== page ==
Hobbs' 40 Year Legacy Took The Tennessee Credit Union to New Heights, Thanks Teaching Community for Loyalty
NASHVILLE, Tenn. -- In one way, Betty Hobbs can relate to the late, legendary crooner Frank Sinatra.
The president/CEO of $220 million The Tennessee Credit Union retired on Dec. 26, 2006 after 40 years at the helm. As she mulled over whether the timing was right to leave what she considers her second home, Hobbs recalled seeing Sinatra, one of her favorite singers, on the 1994 Grammy Awards as he received a lifetime achievement award. Producers of the show were soundly criticized for not allowing Sinatra to finish his intermittent acceptance speech because he was supposedly cutting into expensive advertising space.
"He lingered so long on stage and was so melancholy," Hobbs remembered. "The band struck up a big tune to get him off the stage. I thought I never want to have that kind of exit. I feel it's time to go when you're at the top of your game."
Indeed, under Hobbs' tenure, the credit union grew from $1.8 million to more than $220 million in assets, 28,000 members and 13 branches. Originally chartered in 1950 to serve teachers, TTCU has since expanded to the field of education in the entire state, two counties and multiple select employee groups. A successor has not yet been named to replace Hobbs.
In 1967, Hobbs became what was then Nashville Teachers Credit Union's first full-time employee--its CEO. The credit union's humble beginnings started in the desk drawer belonging to a math teacher who oversaw the credit union's treasury. Hobbs said when laws changed that prohibited a credit union from being on school property, it secured a nearby small office off site. The math teacher/treasurer was not able to conduct business until after school dismissed. Hobbs, who was working at the former Hoover Motor Express Credit Union, but was on maternity leave, was asked if she would be interested in working part time at the teachers' credit union. Hobbs took the position and has never looked back. "I'm good with numbers and even better at public relations," Hobbs said. "I began to realize that serving people in education and with my analytical background, there were opportunities to merge with small credit unions." Not too long after her arrival, the credit union merged with a smaller one in Knoxville and later opened a branch there. Over the years, 11 more mergers would take place and the Nashville Teachers CU became The Tennessee Teachers Credit Union and subsequently, morphed into its current moniker. The mergers would help TTCU have a larger presence throughout middle and Eastern Tennessee.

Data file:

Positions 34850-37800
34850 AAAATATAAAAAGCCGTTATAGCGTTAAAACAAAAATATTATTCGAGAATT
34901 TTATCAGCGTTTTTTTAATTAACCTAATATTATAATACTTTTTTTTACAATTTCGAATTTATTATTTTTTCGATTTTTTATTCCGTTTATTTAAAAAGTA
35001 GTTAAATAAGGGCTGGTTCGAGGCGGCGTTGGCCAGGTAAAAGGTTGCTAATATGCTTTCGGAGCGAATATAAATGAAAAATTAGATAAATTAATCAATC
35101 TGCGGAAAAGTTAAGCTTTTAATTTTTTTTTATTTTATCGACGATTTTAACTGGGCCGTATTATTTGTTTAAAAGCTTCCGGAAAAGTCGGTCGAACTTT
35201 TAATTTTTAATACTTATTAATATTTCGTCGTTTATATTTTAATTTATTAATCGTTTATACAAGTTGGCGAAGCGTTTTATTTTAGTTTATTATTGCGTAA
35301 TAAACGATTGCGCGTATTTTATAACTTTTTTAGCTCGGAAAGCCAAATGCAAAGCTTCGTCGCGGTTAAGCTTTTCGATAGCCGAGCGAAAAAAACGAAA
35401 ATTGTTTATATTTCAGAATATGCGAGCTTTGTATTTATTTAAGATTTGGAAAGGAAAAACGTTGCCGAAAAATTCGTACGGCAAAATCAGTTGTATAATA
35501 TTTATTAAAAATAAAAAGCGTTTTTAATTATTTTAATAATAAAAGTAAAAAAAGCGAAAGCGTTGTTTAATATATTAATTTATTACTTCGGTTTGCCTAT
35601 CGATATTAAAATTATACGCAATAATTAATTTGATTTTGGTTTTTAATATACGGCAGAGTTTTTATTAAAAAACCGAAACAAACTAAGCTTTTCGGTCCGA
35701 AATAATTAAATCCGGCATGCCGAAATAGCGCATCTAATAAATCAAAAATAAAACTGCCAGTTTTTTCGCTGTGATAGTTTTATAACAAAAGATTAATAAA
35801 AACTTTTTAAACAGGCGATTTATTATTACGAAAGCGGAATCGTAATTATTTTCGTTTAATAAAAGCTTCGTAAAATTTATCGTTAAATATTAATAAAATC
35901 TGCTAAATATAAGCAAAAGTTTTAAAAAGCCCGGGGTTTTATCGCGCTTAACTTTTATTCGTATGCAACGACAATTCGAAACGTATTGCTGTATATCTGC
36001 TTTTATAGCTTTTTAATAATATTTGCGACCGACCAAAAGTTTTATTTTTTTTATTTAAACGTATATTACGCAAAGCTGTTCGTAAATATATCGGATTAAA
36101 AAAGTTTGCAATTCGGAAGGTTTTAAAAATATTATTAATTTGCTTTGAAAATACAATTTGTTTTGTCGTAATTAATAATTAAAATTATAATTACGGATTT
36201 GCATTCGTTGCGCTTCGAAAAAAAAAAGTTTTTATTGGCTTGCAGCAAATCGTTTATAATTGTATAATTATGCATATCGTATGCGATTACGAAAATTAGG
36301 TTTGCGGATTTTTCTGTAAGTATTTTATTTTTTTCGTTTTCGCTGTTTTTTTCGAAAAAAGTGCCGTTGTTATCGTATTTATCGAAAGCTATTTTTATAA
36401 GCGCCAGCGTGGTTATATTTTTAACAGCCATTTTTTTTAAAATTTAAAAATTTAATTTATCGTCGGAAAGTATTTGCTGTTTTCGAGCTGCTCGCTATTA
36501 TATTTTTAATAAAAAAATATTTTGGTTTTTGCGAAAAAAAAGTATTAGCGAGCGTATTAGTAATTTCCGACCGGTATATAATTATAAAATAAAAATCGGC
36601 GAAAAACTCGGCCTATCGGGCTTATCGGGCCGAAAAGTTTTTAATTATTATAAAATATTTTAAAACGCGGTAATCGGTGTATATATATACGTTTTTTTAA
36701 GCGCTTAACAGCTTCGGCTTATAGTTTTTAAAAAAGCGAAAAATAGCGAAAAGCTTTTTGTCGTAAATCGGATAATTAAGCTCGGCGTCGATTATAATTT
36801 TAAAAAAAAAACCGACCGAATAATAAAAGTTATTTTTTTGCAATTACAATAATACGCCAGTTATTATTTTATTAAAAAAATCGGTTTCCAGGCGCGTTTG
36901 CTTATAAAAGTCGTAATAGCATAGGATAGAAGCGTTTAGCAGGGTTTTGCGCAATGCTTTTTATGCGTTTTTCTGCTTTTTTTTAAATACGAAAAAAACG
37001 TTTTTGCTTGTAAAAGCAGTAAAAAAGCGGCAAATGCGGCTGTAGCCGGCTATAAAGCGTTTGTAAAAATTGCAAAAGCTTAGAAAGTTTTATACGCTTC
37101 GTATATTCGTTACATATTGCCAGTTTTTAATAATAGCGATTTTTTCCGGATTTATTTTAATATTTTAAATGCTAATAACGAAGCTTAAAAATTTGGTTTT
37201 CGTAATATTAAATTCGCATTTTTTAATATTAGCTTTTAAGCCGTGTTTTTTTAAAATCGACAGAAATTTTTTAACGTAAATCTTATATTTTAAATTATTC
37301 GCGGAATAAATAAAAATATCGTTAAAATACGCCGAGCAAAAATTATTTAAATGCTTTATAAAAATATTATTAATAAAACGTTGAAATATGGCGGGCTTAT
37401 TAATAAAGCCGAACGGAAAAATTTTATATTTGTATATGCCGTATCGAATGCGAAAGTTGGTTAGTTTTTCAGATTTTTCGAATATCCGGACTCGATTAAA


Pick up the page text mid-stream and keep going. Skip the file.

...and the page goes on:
Hobbs also was instrumental in establishing relationships with more than 500 select employee groups. In the early years of her career, she said credit union membership was so defined so there were no threats to other credit unions' fields of memberships. Although the credit union has grown to serve other groups, Hobbs gives high praise and still remains fiercely loyal to teachers and others in the education field because they helped TTCU's growth early on.
"Most credit unions were run by volunteers. They were looking for better ways to serve their members," Hobbs said. "I felt we could adopt more markets and establish services for them."
One of Hobbs' long-time employees, Sandy Simmons, recently put together five scrapbooks of memories spanning four decades. Thumbing through them, Hobbs came across a December 1966 financial statement that showed TTCU's assets at $1.8 million. Pictures of the credit union's first facility built in 1974 had a porch with entry doors on either side. Hobbs recalled TTCU rented out the left side to another credit union. She chuckled at the $22,850 in assets when TTCU was founded in 1950.
"When I agreed to serve, I realized that even with the limited resources, I had a lot of exposure and training and a wonderful experience in all phases of the credit union movement," Hobbs said.
The industry veteran has certainly had a voice on both the state and national levels. At one point, the governor of Tennessee appointed Hobbs to a state banking board. In 1983, the mayor of Nashville tapped her to serve on the Federal Reserve Board of Atlanta's financial committee. Later in her career, Hobbs served on boards at the Filene Research Institute, Tennessee Credit Union League, Federal Reserve Bank, CUES and CUNA. She has also been involved with Callahan & Associates' mutual fund entity Trust for Credit Unions since its launch in 1987. TTCU employees, members and board members honored Hobbs with an appreciation extravaganza on Jan. 26. Hobbs said she is looking forward to traveling more with her husband Doug. Her four children and ten grandchildren live in the Nashville area so more visits are in store.
As for her legacy, Hobbs holds steadfast to why credit unions were founded in the first place.
"I consider myself a passionate ambassador of credit unions as the preferred way to serve people of average means," she said. "I think a lot of the underserved people--the programs and counseling we offered had afforded them a way to achieve a better life financially." --firstname.lastname@example.org